I do have one question, is there a barrel twist other than 1:8 that Berger recommends for optimal performance??

  4. I would love to see some load development using Hodgdon H4350, or Alliant Reloader 16. I have never used Vihtavuori N560 powder, but I need a temperature insensitive powder for the area in which I hunt. Please get us some more good data. I already ordered, and will be testing as well.

  5. I’m confused by your load data: “42.5 grains Vihtavuori N560 (~95% load level, about 100% case capacity).” I also load Lapua cases, and my average case capacity is 51.3 grains of water.

    I also recently loaded N560 in 6.5 CM for the first time, using Berger 156 EOLs, with some excellent preliminary results up to 45.5 grains N560 at a chronographed 2,773 fps muzzle velocity, from a 26.3″ barrel, and with no visible indications of excess pressure. My QuickLoad program indicated below-max pressure and a case fill of 104.7% at that point, so I stopped there. But I noted that the top load did not appear to be compressed when I seated the bullets. Next time, I eyeballed that load and saw that the powder only came up about halfway up the case shoulder. I went back to Quickload and saw that I might be able to load 46.4 grains N560 (at a calculated106.8% fill) without reaching maximum pressure. So I loaded 46.0 and 46.4 grain tests to chronograph next, and the bullets seated fine, without any indications of powder compression. I did use a longish Forster drop tube and tapped on the cases to settle the powder a bit more. I also loaded to a 3.011″ COAL, which is .0015″ off my barrel lands. I mainly wanted to comment on some confusion surrounding the capacity of Lapua 6.5 CM brass and the fill and suitability of N560 powder. The word on the web is that N560 is too slow for 6.5 CM. I’m not so sure about that. I’m able to safely and easily load to near-100% case fill and near-maximum chamber pressure and velocity in my rifle, with very promising results. I shot six 3-shot groups in .1 grain increments from 45.0 to 45.5 grains N560, and had five out of the six groups group .30″ or less at 100 yards. The best was 45.4 grains at 2,764 fps MV and .15″. The worst was .65″. Average muzzle velocities ranged from 2,726 to 2,773 fps.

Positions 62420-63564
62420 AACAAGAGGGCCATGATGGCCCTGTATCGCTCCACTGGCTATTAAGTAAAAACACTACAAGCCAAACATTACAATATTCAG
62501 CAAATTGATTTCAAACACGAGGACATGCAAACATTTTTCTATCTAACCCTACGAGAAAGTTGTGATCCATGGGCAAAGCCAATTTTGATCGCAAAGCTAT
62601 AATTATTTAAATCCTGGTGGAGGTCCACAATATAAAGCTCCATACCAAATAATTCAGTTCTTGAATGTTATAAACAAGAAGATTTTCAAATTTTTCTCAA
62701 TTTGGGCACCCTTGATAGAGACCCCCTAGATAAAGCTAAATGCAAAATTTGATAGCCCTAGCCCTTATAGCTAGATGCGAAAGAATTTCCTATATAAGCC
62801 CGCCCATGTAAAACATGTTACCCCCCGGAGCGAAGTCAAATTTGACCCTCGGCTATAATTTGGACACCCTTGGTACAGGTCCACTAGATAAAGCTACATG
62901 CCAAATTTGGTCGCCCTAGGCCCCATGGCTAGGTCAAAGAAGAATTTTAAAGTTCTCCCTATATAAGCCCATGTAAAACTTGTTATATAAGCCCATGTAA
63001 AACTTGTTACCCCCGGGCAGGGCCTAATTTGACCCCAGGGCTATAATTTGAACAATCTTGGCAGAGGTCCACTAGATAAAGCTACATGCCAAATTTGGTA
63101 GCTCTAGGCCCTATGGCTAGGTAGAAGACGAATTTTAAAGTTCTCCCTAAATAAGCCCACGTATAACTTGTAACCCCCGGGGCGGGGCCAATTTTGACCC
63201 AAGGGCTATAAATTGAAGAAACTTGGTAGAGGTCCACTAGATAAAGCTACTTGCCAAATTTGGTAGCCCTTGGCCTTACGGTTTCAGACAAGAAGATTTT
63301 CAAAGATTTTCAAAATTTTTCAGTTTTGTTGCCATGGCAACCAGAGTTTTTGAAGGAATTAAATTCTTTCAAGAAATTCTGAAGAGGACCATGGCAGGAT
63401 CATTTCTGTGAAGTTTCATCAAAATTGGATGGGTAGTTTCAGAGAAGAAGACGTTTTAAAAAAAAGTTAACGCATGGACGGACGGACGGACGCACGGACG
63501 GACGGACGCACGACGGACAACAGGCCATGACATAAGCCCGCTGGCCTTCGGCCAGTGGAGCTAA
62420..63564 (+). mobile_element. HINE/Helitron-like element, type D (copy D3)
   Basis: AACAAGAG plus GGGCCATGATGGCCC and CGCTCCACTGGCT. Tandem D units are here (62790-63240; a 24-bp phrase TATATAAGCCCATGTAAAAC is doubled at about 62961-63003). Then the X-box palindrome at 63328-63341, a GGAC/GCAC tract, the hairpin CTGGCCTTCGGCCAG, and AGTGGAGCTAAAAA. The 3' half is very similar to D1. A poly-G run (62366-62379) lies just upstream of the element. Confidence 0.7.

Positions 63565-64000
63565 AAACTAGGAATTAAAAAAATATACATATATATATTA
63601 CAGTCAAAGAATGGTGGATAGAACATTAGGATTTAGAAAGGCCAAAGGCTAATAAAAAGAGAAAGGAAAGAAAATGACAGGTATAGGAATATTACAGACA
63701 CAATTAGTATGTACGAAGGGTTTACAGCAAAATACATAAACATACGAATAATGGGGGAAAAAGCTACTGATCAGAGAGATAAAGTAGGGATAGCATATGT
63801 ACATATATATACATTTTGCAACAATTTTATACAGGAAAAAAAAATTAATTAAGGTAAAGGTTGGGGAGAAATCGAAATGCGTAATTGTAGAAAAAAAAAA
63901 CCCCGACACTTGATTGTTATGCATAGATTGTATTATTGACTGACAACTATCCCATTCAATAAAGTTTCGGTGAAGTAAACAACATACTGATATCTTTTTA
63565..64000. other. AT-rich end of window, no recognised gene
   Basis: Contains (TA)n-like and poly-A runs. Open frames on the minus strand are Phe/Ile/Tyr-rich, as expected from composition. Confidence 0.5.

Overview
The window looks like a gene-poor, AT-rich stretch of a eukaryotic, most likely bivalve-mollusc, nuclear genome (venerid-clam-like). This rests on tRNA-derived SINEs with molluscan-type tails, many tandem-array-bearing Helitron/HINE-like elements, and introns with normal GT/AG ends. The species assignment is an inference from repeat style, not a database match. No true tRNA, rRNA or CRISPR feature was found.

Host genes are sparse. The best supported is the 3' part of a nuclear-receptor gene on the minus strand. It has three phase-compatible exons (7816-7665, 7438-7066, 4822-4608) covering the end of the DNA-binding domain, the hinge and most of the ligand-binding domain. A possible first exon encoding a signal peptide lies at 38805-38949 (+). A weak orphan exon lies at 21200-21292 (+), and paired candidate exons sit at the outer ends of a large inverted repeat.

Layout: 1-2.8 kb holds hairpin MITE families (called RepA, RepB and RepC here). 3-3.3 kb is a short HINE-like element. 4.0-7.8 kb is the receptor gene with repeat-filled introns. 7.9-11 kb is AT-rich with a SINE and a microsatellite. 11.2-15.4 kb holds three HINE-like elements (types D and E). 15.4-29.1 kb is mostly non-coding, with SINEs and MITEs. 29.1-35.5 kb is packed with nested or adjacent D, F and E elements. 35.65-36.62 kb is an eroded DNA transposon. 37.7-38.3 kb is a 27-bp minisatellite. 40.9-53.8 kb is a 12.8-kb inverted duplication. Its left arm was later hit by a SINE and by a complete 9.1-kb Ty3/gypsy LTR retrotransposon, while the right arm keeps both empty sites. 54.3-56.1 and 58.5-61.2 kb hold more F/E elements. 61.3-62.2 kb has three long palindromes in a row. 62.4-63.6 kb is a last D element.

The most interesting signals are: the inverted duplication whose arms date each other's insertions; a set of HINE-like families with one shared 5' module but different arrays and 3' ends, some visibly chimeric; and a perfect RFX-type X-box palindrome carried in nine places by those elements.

At the same time I also got another .15″ group with the 156 EOL using 44.3 grains of H4831SC, at 2,663 fps MV, and similarly, I was able to safely load up to 44.8 grains at 2,668 fps with no apparent powder compression, and no excess pressure signs. I subsequently loaded from 44.9 to 45.1 grains, with no compression/seating issues, to chrongraph and group next. Again, the common wisdom on the web has this excellent powder as too slow and compressed for the 6.5 CM. Apparently not.

    By the way, my barrel has a left-hand gain twist from 1:8.25″ to 1:7.5″.